A celebrated theorem of Rohlin states the following

An oriented closed 4-manifold $M^4$ bounds an oriented 5-manifold if and only if the signature of $M^4$ is zero.

Simple homological arguments based on Lefschetz duality show that the vanishing of the signature is a necessary condition. Showing that it is also sufficient is however harder.

I know two proofs of this fact. Each is a variation of Rohlin's proof of the simpler 3-dimensional case, which says

An oriented closed 3-manifold $M^3$ bounds an oriented 4-manifold.

I was wondering if someone knows a more elementary proof, for instance based on Kirby calculus. The two proofs I know start as follows.

  1. By Whitney's theorem we can embed any closed oriented n-manifold $M^n$ in $\mathbb R^{2n}$ and we can immerse it in $\mathbb R^{2n-1}$. The immersion self-intersects into circles, and by accurately surgerying $M^n$ we can eliminate these self-intersections. Surgerying changes $M^n$ via a $(n+1)$-dimensional cobordism, hence we can suppose that $M^n$ itself embeds in $\mathbb R^{2n-1}$.
  2. As for knots in 3-space, any codimension-2 closed oriented manifold $M^n \subset \mathbb R^{n+2}$ bounds an oriented "Seifert" $(n+1)$-manifold $W^{n+1}$.

When $n=3$ these two facts imply that every closed oriented 3-manifold bounds an oriented 4-manifold. When $n=4$ we only obain that every closed oriented 4-manifold is cobordant to a codimension-3 embedded $M^4 \subset \mathbb R^7$ and more work has to be done.

  • In his original proof, Rohlin shows that up to blowing up $M^4$ in some points (i.e. making connected sums with $\pm\mathbb {CP}^2$) we can suppose that $M^4$ bounds a 5-cycle in $\mathbb R^7$, which can be subsequently smoothed to an oriented 5-manifold (blow-ups are needed in both steps!). This proof is explained in A la recherche de la topologie perdue.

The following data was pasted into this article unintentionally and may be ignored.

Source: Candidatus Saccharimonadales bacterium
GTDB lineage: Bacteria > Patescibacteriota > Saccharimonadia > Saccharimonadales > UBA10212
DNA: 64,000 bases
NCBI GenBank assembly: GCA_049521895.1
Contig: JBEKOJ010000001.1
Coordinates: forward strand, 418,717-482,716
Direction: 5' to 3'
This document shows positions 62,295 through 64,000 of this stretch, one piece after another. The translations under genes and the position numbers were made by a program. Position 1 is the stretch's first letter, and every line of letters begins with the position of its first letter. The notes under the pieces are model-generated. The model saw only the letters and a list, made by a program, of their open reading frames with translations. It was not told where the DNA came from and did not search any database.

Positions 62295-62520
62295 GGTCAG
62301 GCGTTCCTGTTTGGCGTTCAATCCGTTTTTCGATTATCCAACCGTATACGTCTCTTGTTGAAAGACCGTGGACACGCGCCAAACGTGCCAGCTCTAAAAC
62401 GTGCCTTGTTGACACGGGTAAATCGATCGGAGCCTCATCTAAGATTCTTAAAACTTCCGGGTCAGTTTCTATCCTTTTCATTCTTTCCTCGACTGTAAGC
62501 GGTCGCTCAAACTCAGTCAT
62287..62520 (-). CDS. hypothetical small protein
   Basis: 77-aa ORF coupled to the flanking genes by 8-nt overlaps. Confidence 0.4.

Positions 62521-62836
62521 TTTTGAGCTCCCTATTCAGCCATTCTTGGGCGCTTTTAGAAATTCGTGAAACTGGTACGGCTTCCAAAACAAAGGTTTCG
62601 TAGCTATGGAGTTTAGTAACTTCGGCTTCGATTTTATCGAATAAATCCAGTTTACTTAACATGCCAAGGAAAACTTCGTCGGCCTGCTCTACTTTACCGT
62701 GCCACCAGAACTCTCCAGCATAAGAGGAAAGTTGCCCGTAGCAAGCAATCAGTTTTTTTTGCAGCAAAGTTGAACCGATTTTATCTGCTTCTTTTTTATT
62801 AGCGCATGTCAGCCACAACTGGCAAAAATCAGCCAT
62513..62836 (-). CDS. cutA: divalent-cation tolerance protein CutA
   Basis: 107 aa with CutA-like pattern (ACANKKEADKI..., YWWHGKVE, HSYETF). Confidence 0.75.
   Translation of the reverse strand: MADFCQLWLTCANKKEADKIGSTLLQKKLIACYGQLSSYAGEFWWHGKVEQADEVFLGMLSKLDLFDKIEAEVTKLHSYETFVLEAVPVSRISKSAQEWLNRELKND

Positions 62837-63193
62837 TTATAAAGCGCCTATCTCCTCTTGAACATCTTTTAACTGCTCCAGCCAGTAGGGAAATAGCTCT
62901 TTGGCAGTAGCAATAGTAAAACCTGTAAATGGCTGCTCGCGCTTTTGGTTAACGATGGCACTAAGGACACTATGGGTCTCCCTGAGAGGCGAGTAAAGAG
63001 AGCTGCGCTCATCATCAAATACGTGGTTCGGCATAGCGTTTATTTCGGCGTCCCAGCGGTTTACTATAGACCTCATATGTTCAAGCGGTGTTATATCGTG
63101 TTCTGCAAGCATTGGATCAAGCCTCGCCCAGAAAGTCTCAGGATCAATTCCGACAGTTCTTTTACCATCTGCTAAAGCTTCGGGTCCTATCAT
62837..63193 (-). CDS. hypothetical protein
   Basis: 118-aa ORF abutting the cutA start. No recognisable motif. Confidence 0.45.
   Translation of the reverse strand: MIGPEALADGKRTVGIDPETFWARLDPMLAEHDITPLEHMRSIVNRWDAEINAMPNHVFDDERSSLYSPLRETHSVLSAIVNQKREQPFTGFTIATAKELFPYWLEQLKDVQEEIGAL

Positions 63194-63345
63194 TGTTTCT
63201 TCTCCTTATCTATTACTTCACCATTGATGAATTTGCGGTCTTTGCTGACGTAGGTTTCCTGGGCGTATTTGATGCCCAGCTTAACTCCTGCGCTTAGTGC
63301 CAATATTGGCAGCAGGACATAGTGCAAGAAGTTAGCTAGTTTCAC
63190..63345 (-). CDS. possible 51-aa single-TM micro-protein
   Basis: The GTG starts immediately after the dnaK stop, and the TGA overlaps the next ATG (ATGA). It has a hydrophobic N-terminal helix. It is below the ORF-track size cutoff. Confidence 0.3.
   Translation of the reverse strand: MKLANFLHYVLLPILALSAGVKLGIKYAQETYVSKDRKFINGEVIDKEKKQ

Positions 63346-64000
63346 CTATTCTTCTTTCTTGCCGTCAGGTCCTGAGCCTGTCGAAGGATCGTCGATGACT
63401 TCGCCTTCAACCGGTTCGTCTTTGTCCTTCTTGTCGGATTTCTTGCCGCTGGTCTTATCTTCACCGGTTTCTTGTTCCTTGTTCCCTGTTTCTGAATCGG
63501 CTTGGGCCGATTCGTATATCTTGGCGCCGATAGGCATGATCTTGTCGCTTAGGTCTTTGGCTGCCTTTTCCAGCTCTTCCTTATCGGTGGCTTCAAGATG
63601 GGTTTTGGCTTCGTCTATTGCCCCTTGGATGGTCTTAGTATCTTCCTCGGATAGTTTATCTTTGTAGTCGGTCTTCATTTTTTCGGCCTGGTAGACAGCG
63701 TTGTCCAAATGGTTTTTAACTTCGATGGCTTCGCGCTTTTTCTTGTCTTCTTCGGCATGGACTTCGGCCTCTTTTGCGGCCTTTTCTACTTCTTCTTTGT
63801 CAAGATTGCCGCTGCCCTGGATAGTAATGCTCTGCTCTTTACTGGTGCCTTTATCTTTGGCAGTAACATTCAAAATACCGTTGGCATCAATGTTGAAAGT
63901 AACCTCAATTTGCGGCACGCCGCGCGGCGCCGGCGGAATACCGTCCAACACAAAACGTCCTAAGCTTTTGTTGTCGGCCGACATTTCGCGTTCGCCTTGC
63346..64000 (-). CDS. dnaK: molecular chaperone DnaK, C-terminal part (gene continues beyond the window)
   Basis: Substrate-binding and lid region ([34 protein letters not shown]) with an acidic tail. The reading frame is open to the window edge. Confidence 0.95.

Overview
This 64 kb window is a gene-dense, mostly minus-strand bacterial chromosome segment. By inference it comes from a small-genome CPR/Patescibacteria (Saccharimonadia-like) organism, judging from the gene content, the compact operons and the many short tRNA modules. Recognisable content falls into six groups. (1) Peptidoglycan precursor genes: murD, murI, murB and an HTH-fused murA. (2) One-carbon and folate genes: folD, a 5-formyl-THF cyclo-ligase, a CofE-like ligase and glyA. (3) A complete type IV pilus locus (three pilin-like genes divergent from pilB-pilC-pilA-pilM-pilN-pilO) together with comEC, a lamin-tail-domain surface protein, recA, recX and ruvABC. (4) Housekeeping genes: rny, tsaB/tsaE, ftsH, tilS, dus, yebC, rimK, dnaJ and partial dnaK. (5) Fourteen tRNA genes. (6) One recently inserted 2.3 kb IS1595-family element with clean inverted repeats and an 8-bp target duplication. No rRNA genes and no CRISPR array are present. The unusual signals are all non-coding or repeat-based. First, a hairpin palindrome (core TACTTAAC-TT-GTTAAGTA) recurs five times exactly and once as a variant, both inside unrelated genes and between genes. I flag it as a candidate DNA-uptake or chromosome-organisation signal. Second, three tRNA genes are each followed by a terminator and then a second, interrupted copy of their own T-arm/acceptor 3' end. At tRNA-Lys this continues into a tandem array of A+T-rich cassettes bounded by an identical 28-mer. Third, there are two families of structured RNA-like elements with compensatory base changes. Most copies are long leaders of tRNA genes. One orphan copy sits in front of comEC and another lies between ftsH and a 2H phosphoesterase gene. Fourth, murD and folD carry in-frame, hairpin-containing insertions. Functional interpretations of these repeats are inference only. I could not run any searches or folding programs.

• In Kirby's book The topology of 4-manifolds, he proves that up to cobordism the 4-manifold $M^4$ can be immersed in $\mathbb R^6$. Such an immersion has double and triple points, like a surface in $\mathbb R^3$. Triple points have signs. He proves a nice theorem which says that the number of triple points counted with sign equals (up to a factor) the first Pontryagin number, which in turns equals (up to a factor 3) the signature thanks to the Hirzebruch formula! Therefore if $M$ has signature zero we can pair double points with opposite signs and destroy them by surgery. Finally we obtain an embedded cobordant 4-manifold $M^4 \subset \mathbb R^6$. Now codimension is two and there is a "Seifert" 5-manifold bounding $M^4$.

Finally, here is my question:

Do you know any other proof different from these ones? For instance, a proof which does not use embeddings in Euclidean space?

References are of course welcome.

  • 5
    $\begingroup$ Rene Thom, "Quelques propriétés globales des variétés différentiables", Commentarii Mathematici Helvetici 28, page 17–86?? In this well known and fields-medal-winning paper, Thom computes the unoriented cobordism completely, and also a large chunk of oriented cobordism, including the statement that $\Omega^{SO}_{4}=\mathbb{Z}$, which immediately implies the result you are asking for. But Thom's construction relies on embedding into euclidean space as well. $\endgroup$ – Johannes Ebert Nov 14 '10 at 13:26